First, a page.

by Arnold Zar-Kessler, Head of School
Our Institutional Advancement Office recently ran a wonderful event, Erev Nedevim, graciously hosted by Schechter parents Andy and Rabbi Suzanne Offit. As I stepped away to prepare some remarks, I noticed an interesting book on a table in their library, The Psychology of Gratitude. Leafing through it a bit, my interest was piqued enough to follow-up, and – as you might have guessed – there is, indeed, a growing field of study on the psychology of gratitude, and heretofore left to theologians and moral philosophers.
In the preface to the book, Robert Solomon claims that “psychologists are relative latecomers to study of gratitude…Unlike anger, fear and disgust, gratitude does not seem to qualify as a basic emotion.” Psychologists explain that feelings of gratitude are elicited when one is willing to recognize that they have “been the beneficiary of someone’s kindness.” The cornerstone of gratitude, however, is “undeserved merit,” recognizing that that we did nothing to deserve the gift or benefit; it was freely bestowed. This core feature is reflected in one definition of gratitude as “the willingness to recognize the unearned increments of value in one’s experience.” (Bertocci and Millard, 1963).
The increased attention to gratitude is one of the outcomes of the Positive Psychology movement, to which I’ve referred previously. Positive Psychology is the scientific study of the strengths and virtues that enable individuals and communities to thrive. The field is founded on the belief that people want to lead meaningful and fulfilling lives, to cultivate what is best within themselves, and to enhance their experiences of love, work, and play. Positive Psychology has three central concerns: positive emotions, positive individual traits, and positive institutions. In this light, gratitude is both a positive emotion and individual trait that enables communities and individuals to thrive.
Many of the contributors to The Psychology of Gratitude argue that being capable of expressing gratitude is not only a virtue, but part and parcel of the good life. It is not just an acknowledgement of debt and expression of humility, but it is also a way to improve one’s life.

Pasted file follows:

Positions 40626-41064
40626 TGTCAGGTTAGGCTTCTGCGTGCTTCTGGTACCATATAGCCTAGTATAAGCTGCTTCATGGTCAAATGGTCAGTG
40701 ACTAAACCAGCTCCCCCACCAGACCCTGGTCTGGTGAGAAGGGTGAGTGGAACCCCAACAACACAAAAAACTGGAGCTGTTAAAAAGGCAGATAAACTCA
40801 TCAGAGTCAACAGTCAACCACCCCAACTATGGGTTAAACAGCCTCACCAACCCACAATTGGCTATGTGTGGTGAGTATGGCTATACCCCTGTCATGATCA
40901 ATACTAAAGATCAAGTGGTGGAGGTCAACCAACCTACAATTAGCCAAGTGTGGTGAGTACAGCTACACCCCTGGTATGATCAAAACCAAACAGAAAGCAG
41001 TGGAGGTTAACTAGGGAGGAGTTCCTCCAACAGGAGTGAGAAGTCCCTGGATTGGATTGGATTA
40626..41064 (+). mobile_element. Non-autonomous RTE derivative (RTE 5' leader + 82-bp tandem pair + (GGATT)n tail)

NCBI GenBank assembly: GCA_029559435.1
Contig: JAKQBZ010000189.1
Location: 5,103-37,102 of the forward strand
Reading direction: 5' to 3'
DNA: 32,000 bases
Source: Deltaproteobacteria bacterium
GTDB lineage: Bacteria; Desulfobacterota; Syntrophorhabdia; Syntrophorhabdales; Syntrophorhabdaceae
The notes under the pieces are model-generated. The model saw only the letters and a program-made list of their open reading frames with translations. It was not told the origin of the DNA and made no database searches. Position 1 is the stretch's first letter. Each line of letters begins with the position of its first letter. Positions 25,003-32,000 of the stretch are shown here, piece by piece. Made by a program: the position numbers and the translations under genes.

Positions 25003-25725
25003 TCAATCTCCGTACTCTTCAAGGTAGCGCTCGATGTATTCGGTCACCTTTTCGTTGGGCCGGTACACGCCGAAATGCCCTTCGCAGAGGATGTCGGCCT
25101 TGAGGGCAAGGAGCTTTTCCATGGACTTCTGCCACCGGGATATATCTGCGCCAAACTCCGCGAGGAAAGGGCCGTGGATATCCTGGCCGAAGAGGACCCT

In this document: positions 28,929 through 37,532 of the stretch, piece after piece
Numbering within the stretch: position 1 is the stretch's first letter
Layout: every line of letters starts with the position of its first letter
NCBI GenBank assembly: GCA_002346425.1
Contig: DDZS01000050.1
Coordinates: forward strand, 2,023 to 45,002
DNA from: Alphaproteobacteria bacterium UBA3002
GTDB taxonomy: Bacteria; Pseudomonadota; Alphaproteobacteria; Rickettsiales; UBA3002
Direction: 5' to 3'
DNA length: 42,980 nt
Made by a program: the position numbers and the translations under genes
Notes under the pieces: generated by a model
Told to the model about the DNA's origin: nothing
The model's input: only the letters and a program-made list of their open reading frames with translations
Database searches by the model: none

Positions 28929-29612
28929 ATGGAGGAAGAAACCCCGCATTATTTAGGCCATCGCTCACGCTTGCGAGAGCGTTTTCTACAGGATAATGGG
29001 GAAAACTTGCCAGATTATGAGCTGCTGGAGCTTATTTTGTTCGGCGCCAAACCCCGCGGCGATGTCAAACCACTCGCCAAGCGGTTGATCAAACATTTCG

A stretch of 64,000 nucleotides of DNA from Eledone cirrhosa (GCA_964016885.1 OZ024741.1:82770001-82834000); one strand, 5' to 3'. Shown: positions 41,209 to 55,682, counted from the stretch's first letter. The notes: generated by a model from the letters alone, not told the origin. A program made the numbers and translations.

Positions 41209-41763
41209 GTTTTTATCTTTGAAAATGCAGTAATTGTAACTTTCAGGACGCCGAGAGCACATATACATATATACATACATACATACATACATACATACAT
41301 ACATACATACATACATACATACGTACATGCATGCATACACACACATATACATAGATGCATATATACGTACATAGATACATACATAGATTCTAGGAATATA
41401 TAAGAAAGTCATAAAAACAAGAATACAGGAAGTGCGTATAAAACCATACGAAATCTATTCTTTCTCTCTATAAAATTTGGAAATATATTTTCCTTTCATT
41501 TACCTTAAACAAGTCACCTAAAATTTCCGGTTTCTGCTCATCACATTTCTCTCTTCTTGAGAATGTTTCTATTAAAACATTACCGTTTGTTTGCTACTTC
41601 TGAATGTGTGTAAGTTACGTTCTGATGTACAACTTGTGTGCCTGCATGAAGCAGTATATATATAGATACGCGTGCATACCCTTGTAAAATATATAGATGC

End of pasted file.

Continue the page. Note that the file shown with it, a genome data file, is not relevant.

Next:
I concur with many of the contributors to the book (Hebrew College professor Sol Shimmel amongst them), that a structure that cultivates gratitude helps shape a propensity towards recognizing one’s “undeserved merit,” and expressing it as well. At its core, that is a key goal of religious education.
As it turns out, it seems that the rest of the world is catching up to the transformative power of being thankful. Witness the entries on the newest shelf of the self-help section of your local bookstore, Thanks!, How the New Science of Gratitude can Make You Happier (Emmons, 2007); Gratitude Power for Runners and Walkers (Mahoney, 2011); Even Happier, a Gratitude Journal for Daily Joy and Lasting Fulfillment (Ben Shahar, 2009); Living in Gratitude, A Journey that Will Change Your Life (Arrien, 2011); and the list continues.
I write that they are “catching up” because there is a book we use here at Schechter that leads us through daily journeys of gratitude. In the preliminary prayers for the morning service, we note the challenge of just being a mortal being:
“What is our life? What is our strength? What is our goodness? Even the deeds of great people are like nothing.”
“But we are blessed to have tradition, to be part of a people with a covenant.”
“Therefore, we are obliged to thank you, God; how fortunate are we to be able to recite twice daily the Sh’ma.”
It is this construct that our tradition provides, as well as its logical extensions: to recite a hundred blessings a day, to recite blessings when we eat, when we smell different fragrances, when we see a rainbow, or lightening, the ocean, a scholar, or a friend who has recovered from a serious illness – all of these are acts of cultivation of a sense of appreciation. A school that gives children gifts that will last them a lifetime effectively cultivates a deep sense of gratitude, as well.
Another book recommendation for this season is Enjoy Every Sandwich, Living Each Day as if it were Your Last by Lee Lipsenthal. In his introduction to the book, Dr. Dean Ornish writes, “Making every act sacred is what helps us more fully enjoy life… When I was a teenager, I thought ’sacred’ meant ‘boring’… Now I understand sacred is just another way of describing that which is most special.”
Perhaps this week, when you’re sitting around the table with your children, you’ll open up a conversation about what is special in everyone’s life, what constitutes an “undeserved merit” in their lives, and how we express gratitude for the gifts bestowed upon us. The school and parents partner when parents, for example, make sure that their children complete their written homework. That comes with the tuition of any good independent school. But hearing your children share their own understanding of what they are thankful for? Priceless.